Especially when working with children, games can be an exciting and helpful way for students to learn material that might otherwise be daunting or overwhelming to them. They can also open up opportunities for students to communicate with one another in English who might otherwise be intimidated to start a conversation in a language not their native tongue.

Below are just a few of the best ESL games to engage young people.

Two Truths and a Lie

This group activity, which is likely to be familiar to all, is a terrific icebreaker activity that naturally calls upon students to speak English to carefully craft statements for everyone to understand. For those unfamiliar, the concept is simple: each person in the group shares two true facts about themselves and one lie. The rest of the group votes on which one they think is the lie. This is an especially great game to play in an introductory context as long as students are speaking at an intermediate level or higher. To help build multiple skills at once, it can be helpful to have the students write out their answers before sharing them aloud. This can also give you something to review and correct as needed.


This is another great game that suits all skill levels. We’ve all played it: players pull a word or phrase from a hat and draw it on a whiteboard as their fellow teammates attempt to guess what they are drawing. In ESL classes, of course, the guesses must be made in English. This is a fun way of creating a little playful competition in the classroom while introducing key vocabulary words.

Hot Seat

This popular game, which is similar to Taboo, is another great way of building student vocabulary. One student sits in front of the class with their back to the whiteboard, upon which a word or phrase is written. The rest of the class helps them guess what’s written on the board without using that word or phrase. In an ESL class, all hints must be given in English, building the skill for both the listener in the hot seat and those who are giving suggestions.

Simon Says

This is another classic game that is well suited to an ESL setting. In more advanced classes, students can lead the exercise, giving them the opportunity to practice their speaking skills. In beginner classes, the teacher can lead the exercise, giving students the opportunity to practice their comprehension. Though most would associate this game with an early elementary school setting, in an ESL context it is useful for students of all ages.

ESL Vocabulary Exercises

There are many tools used to help students build their vocabularies in English. Here are a few of the most popular vocabulary exercises for ESL students.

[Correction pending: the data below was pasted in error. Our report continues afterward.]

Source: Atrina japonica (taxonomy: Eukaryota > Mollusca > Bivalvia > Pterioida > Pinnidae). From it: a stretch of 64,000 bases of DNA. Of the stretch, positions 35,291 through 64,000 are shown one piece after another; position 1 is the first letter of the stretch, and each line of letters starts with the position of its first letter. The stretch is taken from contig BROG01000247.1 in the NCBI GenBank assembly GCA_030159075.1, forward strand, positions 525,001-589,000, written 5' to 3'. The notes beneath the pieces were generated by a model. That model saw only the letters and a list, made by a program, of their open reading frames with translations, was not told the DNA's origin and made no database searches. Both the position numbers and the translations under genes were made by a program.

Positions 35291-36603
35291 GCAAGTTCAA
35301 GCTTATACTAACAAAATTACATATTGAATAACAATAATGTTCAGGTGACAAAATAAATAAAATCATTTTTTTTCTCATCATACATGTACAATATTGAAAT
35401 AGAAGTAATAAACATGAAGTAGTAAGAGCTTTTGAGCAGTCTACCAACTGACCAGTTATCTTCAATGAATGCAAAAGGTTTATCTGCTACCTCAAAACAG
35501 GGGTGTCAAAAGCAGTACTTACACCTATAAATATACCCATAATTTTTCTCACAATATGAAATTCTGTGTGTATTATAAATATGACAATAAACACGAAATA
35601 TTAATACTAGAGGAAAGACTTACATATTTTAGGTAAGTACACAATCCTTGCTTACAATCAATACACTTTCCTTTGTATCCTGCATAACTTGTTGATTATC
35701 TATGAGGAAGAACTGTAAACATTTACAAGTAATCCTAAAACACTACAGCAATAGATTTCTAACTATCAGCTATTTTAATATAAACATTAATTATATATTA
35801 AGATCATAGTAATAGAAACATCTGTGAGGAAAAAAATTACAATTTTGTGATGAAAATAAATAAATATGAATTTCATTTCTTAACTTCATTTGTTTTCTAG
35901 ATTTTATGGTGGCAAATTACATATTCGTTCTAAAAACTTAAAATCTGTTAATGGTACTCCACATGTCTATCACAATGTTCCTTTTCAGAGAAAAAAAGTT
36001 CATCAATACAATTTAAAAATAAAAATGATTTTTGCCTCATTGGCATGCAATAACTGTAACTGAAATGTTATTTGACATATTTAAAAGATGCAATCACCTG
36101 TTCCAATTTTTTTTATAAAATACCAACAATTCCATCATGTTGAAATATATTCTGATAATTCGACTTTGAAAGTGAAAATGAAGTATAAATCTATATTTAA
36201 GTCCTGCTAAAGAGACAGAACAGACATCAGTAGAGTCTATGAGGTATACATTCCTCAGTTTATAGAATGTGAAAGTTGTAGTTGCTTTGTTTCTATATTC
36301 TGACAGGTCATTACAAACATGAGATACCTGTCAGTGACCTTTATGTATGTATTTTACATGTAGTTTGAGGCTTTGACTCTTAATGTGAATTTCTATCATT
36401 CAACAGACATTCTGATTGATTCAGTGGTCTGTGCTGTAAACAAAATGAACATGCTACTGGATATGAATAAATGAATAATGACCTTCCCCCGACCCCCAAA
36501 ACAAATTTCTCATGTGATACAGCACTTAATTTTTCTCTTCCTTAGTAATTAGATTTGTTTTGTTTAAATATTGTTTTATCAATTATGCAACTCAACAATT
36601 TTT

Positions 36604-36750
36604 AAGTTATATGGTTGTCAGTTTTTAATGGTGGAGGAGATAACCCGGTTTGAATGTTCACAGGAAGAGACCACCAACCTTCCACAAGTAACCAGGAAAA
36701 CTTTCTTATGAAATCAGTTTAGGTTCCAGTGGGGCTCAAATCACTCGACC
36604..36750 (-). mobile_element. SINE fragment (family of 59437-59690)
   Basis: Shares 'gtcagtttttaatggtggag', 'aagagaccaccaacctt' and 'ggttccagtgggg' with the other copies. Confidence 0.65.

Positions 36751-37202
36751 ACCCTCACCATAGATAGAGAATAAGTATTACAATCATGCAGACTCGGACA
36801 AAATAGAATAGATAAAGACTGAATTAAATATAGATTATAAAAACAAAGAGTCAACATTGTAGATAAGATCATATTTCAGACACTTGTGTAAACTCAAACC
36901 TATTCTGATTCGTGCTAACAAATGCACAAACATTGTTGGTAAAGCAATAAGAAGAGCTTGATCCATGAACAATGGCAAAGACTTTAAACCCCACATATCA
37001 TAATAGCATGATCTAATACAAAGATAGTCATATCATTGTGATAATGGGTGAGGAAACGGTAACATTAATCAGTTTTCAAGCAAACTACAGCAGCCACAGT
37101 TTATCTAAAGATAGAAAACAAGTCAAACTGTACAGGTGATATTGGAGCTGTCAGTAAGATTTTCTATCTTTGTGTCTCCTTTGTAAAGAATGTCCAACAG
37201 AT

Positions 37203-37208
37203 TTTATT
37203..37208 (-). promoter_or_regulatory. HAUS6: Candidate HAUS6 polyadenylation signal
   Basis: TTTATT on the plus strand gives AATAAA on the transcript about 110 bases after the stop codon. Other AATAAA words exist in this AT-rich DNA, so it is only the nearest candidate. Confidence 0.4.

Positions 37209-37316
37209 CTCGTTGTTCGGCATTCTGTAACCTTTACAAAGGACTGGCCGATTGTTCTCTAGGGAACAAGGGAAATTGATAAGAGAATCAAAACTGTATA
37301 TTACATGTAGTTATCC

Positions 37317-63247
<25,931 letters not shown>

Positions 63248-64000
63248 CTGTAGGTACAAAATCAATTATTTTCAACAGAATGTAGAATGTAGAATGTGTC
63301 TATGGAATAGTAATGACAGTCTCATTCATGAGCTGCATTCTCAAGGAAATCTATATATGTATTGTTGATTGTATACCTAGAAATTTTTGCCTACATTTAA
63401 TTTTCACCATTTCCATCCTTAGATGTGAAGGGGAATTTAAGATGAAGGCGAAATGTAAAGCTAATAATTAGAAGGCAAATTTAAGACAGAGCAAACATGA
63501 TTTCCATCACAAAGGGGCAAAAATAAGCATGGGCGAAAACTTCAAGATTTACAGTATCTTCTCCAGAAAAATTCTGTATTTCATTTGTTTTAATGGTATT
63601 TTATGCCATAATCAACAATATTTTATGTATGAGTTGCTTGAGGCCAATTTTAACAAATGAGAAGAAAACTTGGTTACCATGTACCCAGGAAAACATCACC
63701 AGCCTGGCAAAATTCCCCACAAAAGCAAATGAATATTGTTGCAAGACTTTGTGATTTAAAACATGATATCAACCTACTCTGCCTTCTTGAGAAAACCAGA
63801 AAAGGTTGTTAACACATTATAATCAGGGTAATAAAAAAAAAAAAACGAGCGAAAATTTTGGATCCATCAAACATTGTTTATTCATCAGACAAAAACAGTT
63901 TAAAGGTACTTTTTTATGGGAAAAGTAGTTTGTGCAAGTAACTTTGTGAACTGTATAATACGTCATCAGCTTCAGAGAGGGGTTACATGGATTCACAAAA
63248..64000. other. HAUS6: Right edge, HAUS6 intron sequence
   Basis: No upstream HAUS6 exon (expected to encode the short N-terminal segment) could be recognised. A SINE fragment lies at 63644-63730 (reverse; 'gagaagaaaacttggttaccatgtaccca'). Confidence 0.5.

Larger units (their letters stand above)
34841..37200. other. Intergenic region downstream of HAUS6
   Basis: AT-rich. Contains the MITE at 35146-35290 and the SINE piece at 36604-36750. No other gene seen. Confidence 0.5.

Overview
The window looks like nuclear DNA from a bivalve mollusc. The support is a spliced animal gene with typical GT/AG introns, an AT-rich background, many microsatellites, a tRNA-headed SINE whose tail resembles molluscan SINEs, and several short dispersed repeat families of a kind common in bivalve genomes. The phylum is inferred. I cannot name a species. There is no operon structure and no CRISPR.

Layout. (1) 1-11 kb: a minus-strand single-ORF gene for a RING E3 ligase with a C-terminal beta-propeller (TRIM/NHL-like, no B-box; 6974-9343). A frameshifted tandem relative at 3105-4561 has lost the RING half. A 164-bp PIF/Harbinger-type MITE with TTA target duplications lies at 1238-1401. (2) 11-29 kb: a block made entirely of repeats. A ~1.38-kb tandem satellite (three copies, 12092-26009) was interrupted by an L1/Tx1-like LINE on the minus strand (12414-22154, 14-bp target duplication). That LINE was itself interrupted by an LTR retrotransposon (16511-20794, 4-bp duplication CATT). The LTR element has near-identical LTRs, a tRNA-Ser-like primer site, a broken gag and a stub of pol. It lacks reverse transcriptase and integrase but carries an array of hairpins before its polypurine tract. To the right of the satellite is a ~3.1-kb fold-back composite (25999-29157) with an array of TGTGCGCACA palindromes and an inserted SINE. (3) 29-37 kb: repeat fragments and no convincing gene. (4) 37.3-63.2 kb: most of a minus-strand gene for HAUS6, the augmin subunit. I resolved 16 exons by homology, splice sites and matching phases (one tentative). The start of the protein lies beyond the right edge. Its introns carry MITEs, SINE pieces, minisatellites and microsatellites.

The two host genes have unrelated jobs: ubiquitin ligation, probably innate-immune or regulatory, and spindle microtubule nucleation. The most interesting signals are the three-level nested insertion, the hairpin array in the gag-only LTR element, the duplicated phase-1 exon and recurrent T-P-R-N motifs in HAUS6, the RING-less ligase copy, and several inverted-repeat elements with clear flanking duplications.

Matching exercises

These can involve pictures, translations into the student’s first language, flash cards, word banks, and more. These can be excellent to assign as homework for students to review key vocabulary words outside of the classroom.

Fill-in-the-blanks exercises

These can be a fun and useful way to help students understand the context for key vocabulary words, possibly even giving them memorable stories to help reinforce their verbal skills. To add some humor and spontaneity into the mix, you can create Mad Libs style activities that let students pick their own answers to fill in the blanks.

Crossword Puzzles

This is another simple and fun way to build vocabulary. For beginners, hints to each word can be given in the students’ native language, while for intermediate and advanced students, hints can be written in English too, making for a more comprehensive exercise.

Labeling Exercises

This is a useful exercise when learning vocabulary sets that can be connected to a single image, with various parts to be labeled. This is especially helpful for visual learners, who will have an easier time memorizing the material with pictorial cues. Some ideas for images include:

  • Cross-sections of houses
  • Rooms filled with furniture
  • Closets
  • The body
  • Scenes of nature
  • Grocery stores
  • Classrooms

For more information on exercises and games ESL teachers can bring into the classroom as well as other strategies for teaching effective classes, take a look at our ESL Toolkit.


How to Find an ESL Program

With so many options available for English language learners, it should not be difficult to find ESL classes in most parts of the United States as well as abroad. The question is of finding the right class to suit one’s particular needs, from skill level to subject matter to scheduling.

If you are helping an English language learner find the program that’s right for them, here are some of the best questions to ask:

    • How good is your spoken and written English?
    • Are there ESL programs available where you study or work?
    • What is ESL going to do for you? Is there a particular set of vocabulary you need to know in order to do your current or intended job?
    • Is there a particular skill you would like to improve?
    • How much time for ESL classes can you fit into your schedule?
    • When is the best time for you to take classes?

These will determine the appropriate course of action for ESL courses, ensuring that

students receive the best education possible at a pace that they can actually sustain.


Taking the Next Steps to Become an ESL Teacher

ESL teachers can make an enormous difference in the lives of people who are transitioning to a foreign environment. Whether working with young people who are navigating a language barrier on top of academic stresses and overall acclimation to working with adults who are eager to make the most of their professional lives, ESL teachers and tutors can help people build a skill that will change their lives and open up new access to the English-speaking world. You’ll be able to answer the question “What is ESL?” with new knowledge about how meaningful of a program it can be.

If you are interested in learning more about the positive impact ESL teachers can have on their students, take a look at our article “Why Teach ESL?”